Legal experts said civilian trials held inside the prison could face jury-selection dilemmas in rural areas because of the limited number of potential jurors available.
One solution, Silliman said, would be to bring jurors from elsewhere. But that step, one official said, could also compromise security by opening up the prison to outsiders.
It is unclear whether victims — particularly survivors of Sept. 11 victims — would be allowed into the courtroom to watch the trials. Victims and family members have no assumed right under current law to attend military commissions, although the Pentagon does allow them to attend hearings at Guantanamo under a random selection process. That right is automatic in civilian federal courthouses.
"They'll have to sort it out," said Douglas Beloof, a professor at Lewis and Clark Law School in Portland, Ore., and expert on crime victims' rights. He said the new system "could create tension with victims who would protest."
The officials said that another uncertainty remains how many Guantanamo detainees would end up housed in the hybrid prison.
As many as an estimated 170 of the detainees now at Guantanamo are unlikely to be prosecuted. Some are being held indefinitely because government officials do not want to take the chance of seeing them acquitted in a trial. The rest are considered candidates for release, but the U.S. cannot find foreign countries willing to take them. Almost all have yet to be charged with crimes.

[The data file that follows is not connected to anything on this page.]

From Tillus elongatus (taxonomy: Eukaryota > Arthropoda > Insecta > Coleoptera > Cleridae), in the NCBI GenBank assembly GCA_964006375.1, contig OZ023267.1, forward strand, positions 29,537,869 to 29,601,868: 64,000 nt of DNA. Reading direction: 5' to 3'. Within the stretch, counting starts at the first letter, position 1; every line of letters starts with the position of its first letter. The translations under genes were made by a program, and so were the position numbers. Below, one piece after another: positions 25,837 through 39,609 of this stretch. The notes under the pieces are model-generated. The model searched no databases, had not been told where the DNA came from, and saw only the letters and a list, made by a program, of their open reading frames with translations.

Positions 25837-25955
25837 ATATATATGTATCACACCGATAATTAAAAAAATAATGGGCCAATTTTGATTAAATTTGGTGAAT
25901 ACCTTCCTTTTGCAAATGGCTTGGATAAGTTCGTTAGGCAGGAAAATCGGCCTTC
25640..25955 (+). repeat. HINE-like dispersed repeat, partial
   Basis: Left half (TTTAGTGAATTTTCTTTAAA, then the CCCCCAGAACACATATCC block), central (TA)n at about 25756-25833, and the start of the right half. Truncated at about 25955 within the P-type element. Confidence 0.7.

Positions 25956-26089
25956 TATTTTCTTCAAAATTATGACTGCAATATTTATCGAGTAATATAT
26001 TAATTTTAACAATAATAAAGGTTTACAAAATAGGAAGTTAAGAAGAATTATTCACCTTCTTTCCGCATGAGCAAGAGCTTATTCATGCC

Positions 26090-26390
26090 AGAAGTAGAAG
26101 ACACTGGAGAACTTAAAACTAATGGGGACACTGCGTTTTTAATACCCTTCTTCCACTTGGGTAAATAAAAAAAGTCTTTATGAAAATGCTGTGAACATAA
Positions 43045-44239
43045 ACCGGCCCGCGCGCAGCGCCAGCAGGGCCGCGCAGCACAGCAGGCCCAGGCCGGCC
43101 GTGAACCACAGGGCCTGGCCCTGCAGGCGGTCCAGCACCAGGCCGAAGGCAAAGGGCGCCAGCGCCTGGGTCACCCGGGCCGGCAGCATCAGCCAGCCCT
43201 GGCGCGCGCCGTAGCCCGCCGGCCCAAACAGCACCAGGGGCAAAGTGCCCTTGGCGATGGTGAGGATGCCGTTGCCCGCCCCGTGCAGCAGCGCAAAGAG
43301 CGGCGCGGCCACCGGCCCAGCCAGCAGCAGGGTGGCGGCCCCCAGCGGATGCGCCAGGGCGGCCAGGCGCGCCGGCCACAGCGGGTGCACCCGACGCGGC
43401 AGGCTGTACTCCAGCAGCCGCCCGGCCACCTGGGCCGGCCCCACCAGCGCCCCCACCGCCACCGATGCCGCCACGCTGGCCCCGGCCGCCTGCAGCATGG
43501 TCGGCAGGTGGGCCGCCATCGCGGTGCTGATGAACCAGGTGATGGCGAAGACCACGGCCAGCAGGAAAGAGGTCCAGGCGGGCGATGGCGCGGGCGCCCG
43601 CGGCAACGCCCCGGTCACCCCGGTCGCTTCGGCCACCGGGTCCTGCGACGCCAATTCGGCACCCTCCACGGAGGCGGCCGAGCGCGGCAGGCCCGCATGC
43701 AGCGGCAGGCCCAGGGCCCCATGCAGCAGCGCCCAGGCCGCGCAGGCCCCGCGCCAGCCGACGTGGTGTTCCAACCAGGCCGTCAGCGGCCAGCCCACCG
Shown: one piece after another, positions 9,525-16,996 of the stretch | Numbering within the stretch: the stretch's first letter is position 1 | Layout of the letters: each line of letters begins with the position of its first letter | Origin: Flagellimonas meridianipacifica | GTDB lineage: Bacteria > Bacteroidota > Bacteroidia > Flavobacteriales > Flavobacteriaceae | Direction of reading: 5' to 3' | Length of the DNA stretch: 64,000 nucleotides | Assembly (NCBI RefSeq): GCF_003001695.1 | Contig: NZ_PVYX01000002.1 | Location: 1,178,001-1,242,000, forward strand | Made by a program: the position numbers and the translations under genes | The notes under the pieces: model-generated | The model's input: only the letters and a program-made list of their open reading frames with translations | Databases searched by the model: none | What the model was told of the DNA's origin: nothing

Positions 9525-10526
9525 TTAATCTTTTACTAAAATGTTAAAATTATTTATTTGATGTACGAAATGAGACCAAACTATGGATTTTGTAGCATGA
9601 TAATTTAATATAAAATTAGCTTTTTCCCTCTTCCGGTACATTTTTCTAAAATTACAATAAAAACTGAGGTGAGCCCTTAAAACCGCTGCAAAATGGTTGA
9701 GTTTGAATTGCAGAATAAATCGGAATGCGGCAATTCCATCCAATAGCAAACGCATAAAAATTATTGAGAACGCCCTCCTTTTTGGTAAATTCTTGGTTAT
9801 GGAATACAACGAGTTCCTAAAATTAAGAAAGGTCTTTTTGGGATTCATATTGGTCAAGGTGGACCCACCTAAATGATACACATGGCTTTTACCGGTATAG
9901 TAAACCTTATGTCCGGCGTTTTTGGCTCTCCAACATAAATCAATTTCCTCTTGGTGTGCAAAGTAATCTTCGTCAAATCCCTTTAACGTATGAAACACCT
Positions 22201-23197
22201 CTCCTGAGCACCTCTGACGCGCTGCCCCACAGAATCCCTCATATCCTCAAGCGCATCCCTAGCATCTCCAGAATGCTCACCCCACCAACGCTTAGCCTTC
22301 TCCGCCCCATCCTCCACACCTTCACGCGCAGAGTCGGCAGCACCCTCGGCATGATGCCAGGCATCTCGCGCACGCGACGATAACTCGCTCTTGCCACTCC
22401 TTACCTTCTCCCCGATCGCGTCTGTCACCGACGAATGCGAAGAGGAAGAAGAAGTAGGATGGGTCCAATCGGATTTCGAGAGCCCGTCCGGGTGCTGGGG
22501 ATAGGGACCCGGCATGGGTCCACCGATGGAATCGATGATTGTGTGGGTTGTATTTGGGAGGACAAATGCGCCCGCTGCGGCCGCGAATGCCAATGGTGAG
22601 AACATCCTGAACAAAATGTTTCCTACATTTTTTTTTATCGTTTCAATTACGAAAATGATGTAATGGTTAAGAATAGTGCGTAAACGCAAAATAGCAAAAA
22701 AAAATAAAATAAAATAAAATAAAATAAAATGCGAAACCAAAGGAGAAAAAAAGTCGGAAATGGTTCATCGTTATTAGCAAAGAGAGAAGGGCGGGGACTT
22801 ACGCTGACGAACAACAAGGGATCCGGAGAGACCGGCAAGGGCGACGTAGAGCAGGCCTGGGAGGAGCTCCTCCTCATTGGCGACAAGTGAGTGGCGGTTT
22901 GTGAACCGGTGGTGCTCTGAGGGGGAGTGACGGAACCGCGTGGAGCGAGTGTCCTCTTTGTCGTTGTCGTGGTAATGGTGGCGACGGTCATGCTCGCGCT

Two senior U.S. officials said one option for the proposed hybrid prison would be to use the soon-to-be-shuttered Standish maximum-security state prison in northeast Michigan. The facility already has individual cells and ample security for detainees.
Getting the Standish prison ready for the detainees would be costly. One official estimated it would cost over $100 million for security and other building upgrades.
Several Michigan lawmakers, including Senate Armed Services Chairman Carl Levin and Rep. Bart Stupak, both Democrats, have said they would be open to moving detainees to Michigan as long as there is broad local support.
But the political support is not unanimous. Michigan Rep. Pete Hoekstra, top Republican on the House Intelligence Committee who is seeking the GOP nomination for governor next year, is against the idea.
Administration officials said the U.S. Disciplinary Barracks at Fort Leavenworth is under consideration because it is already a hardened high-security facility that could be further protected by the surrounding military base.
It's not clear what would happen to the military's inmates already being held there. Nearly half are members of the U.S. armed forces, and by law, cannot be housed with foreign prisoners.
Kansas' GOP-dominated congressional delegation is dead set against moving Guantanamo detainees to Leavenworth. Residents told Sen. Pat Roberts, R-Kan., at a town hall meeting in May that 95 percent of the local community opposes it. Sen. Sam Brownback and Rep. Lynn Jenkins planned a news conference in Leavenworth on Monday to "discuss opposition to any efforts to move detainees to Fort Leavenworth."
Administration officials say they are determined to keep to his promise of closing Guantanamo in January as a worldwide example of America's commitment to humane and just treatment of the detainees.
Glenn Sulmasy, an international law professor at the U.S. Coast Guard Academy in New London, Conn., said the prison-court complex will "be difficult, but it's logical."
"This is all based on closing Gitmo by 2010, which seems to be a priority, and if we are going to do it, we have to step up to the plate and find solutions to the conundrum we're facing," said Sulmasy, who agrees with the administration's efforts. "And this seems to be the most pragmatic way ahead."
This program aired on August 3, 2009. The audio for this program is not available.